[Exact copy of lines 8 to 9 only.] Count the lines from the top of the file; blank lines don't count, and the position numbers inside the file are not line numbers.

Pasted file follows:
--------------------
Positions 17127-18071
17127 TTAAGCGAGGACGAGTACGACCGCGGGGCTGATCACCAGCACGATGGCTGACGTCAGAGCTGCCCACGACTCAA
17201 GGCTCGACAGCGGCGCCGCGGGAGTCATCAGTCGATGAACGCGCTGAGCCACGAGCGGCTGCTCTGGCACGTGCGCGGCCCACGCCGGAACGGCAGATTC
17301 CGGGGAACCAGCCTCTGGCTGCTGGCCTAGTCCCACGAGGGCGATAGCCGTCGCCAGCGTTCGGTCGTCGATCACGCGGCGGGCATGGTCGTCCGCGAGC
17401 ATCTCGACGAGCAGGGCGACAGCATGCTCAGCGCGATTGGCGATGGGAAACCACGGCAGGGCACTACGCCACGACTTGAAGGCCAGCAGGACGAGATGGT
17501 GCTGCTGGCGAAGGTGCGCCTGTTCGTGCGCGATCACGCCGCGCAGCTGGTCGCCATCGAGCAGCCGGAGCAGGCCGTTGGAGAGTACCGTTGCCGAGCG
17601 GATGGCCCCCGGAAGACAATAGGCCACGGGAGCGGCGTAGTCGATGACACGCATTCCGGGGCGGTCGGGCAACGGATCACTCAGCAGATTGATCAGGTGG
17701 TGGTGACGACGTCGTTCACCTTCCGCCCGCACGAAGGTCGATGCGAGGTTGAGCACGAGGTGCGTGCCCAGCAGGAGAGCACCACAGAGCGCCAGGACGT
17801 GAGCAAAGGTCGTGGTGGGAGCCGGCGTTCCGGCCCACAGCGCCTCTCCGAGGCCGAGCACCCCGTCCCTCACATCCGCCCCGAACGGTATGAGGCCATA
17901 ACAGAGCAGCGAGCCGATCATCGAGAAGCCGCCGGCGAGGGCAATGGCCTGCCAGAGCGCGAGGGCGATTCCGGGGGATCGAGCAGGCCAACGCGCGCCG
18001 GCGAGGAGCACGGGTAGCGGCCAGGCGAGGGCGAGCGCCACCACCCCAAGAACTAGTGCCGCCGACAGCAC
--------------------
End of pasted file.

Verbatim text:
17701 TGGTGACGACGTCGTTCACCTTCCGCCCGCACGAAGGTCGATGCGAGGTTGAGCACGAGGTGCGTGCCCAGCAGGAGAGCACCACAGAGCGCCAGGACGT
17801 GAGCAAAGGTCGTGGTGGGAGCCGGCGTTCCGGCCCACAGCGCCTCTCCGAGGCCGAGCACCCCGTCCCTCACATCCGCCCCGAACGGTATGAGGCCATA